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If I may ask, what computer and processor are you using, and what OS with how much RAM?
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Old March 7th, 2009, 03:31 PM   #6
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Intel Q6600 running at 3.2 GHZ
Windows XP professional SP3
4 GB of DDR2 1066MHZ RAM (XP only uses 3.2GB of this)
Various 7200 RPM Sata Drives

Does this help any?
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Old March 7th, 2009, 06:10 PM   #7
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Quote:
Originally Posted by Marty Hudzik View Post
Same exact file imported into CS3 and applied brightness and contrast filter is currently rendering out and is estimating 15:10 to complete. Again, in CS4 this same exact clip and settings is taking 47 minutes, over three times as long.
Whoa. Something smells a bit of fish but it's not completely surprising. New software releases almost always involve more code than the one it replaces. That means it will generally run a bit slower, but newer, faster hardware tends to mask that. I had 20 years in the computer systems biz and it's a story I've seen over and over again.

I don't know how much of AME Adobe overhauled in CS4, but if one believes their marketing it could have been substantial. Performance optimization is one of the last things in the development cycle. Could be that they didn't have all the time they wanted. It could get a kicker in the dot release. Regardless, three times longer is pretty pathetic.
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Old March 13th, 2009, 01:27 AM   #8
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A simple test has proven that CS4 is slower than CS3 by a large margin.

1 minute HDV 24P clip from Canon XL-h1 imported into CS3, dropped directly on the timeline, and a brightness and contrast filter applied. Increased brightness and contrast slightly.

Same process repeated for CS4 with exact same clip on exact same PC.
I then rendered this out to mpg2 DVD compliant files at 8000kbs CBR on both CS3 and CS4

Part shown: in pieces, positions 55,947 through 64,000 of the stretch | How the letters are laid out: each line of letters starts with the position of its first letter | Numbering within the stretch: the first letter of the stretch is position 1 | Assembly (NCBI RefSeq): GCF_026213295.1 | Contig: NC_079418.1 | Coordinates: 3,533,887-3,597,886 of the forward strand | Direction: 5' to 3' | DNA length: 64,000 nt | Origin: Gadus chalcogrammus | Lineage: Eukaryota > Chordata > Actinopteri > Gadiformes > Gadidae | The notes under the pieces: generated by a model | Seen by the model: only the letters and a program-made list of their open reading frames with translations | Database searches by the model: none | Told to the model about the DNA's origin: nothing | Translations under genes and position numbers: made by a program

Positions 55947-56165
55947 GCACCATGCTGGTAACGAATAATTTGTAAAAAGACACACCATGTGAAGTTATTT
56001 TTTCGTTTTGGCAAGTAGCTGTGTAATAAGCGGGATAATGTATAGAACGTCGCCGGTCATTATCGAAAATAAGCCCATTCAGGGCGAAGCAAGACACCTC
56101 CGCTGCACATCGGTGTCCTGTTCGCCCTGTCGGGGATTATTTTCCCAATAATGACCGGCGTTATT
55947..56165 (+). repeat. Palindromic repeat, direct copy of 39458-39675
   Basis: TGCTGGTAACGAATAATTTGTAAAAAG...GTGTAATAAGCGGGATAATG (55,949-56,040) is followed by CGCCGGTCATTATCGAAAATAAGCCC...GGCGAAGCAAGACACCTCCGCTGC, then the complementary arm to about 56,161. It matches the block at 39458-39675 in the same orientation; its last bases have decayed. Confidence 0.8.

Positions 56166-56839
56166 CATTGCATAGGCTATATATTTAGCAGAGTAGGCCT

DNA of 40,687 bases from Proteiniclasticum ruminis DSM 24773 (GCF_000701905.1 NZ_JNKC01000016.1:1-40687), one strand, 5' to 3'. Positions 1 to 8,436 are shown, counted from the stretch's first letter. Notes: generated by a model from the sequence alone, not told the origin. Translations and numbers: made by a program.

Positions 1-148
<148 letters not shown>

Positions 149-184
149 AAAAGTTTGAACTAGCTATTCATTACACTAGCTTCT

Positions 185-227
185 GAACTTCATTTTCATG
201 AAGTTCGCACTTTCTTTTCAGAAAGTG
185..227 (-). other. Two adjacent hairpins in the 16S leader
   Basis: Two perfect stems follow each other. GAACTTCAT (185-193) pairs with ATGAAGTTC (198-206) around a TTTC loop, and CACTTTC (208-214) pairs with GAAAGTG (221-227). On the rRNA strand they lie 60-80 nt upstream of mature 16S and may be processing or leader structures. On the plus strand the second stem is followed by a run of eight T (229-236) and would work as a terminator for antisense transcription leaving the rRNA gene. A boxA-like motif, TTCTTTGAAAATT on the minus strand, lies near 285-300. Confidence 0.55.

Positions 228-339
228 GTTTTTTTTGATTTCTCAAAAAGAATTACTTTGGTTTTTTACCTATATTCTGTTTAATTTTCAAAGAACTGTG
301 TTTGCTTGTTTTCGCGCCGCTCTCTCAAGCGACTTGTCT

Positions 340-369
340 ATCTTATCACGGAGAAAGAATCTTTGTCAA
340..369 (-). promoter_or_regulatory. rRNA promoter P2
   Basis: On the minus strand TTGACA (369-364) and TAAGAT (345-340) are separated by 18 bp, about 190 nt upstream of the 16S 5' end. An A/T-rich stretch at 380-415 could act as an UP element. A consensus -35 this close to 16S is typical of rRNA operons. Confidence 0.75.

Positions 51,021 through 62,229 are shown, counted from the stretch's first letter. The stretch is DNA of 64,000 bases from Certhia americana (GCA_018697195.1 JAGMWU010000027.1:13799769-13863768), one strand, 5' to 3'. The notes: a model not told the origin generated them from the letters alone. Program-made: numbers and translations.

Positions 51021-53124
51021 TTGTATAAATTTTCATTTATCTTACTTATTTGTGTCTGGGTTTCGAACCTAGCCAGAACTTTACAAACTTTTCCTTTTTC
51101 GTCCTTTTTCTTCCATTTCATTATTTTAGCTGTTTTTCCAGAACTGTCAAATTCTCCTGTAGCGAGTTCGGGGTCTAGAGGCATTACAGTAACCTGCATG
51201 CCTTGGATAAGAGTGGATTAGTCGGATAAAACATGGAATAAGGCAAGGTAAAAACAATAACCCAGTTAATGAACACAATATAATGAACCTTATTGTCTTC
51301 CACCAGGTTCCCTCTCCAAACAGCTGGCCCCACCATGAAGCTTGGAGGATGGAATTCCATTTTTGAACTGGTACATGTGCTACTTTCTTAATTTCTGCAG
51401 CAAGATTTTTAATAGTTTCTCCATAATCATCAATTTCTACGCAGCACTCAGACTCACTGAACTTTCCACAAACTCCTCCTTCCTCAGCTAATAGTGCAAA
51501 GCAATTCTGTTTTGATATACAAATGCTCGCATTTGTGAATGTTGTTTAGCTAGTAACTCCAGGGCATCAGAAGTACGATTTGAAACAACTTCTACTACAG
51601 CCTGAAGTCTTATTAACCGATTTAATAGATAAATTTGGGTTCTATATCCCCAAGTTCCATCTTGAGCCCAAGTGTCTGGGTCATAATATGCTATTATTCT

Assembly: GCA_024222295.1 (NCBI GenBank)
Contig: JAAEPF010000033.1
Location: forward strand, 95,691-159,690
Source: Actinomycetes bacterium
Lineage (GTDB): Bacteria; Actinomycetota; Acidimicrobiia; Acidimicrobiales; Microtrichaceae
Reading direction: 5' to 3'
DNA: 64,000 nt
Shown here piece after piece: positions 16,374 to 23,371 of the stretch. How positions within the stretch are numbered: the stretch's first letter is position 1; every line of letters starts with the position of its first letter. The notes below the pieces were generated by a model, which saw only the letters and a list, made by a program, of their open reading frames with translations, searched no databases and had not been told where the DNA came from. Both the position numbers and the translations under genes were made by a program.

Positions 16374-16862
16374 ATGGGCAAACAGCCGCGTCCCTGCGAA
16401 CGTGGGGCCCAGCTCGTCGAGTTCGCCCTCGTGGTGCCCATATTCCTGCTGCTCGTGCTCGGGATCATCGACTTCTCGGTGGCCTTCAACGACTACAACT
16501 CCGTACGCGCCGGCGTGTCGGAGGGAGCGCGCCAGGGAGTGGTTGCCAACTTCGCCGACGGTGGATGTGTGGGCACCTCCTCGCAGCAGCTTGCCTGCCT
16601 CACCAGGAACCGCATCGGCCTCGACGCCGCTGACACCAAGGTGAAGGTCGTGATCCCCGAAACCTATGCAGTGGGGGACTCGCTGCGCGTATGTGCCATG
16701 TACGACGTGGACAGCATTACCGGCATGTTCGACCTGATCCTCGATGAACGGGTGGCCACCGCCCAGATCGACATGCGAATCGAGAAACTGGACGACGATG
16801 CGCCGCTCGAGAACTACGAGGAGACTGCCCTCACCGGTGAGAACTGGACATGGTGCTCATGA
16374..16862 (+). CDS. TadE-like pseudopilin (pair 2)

the results:

CS3: Rendered this in 30 seconds
CS4: Rendered in 1:21 second (81 seconds) not quite 3x slower.

What gives here? There is no need for this kind of a performance hit for something so simple.

Also, with this simple 1 minute HDV clip being the only file loaded in CS4, my memory usage shot up to 2.6gb of ram while rendering. I only have 4GB and XP only sees 3.15 or so. How can I expect to get anything major done when having a single app (Premiere CS4) and a single clip in the project uses near 3 gig? The original file was only 200MB too!

In addition, when playing from the timeline without rendering, both CS3 and CS4 did a decent job keeping up, but I noted that CS3 was only using about 15-20% CPU whereas CS4 was more like 50-60% for the same exact effect.

Unless someone tells me that CS4 is actually doing some kind of deep 12bit processing and therefore that is why it is such a dog, I just have to throw my hands up and say why? All 4 cores are cooking at 100% in both instances but CS4 is just not moving fast at all.

I hated moving from cs2 to cs3 because it was much slower. NOw CS4 is trumping CS3 in that dept.

And to refresh everyone this is on a Intel 3.2GHZ quadcore too!~

I'm going to bed a fustrated man.
G'night all...
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Old March 13th, 2009, 04:26 PM   #9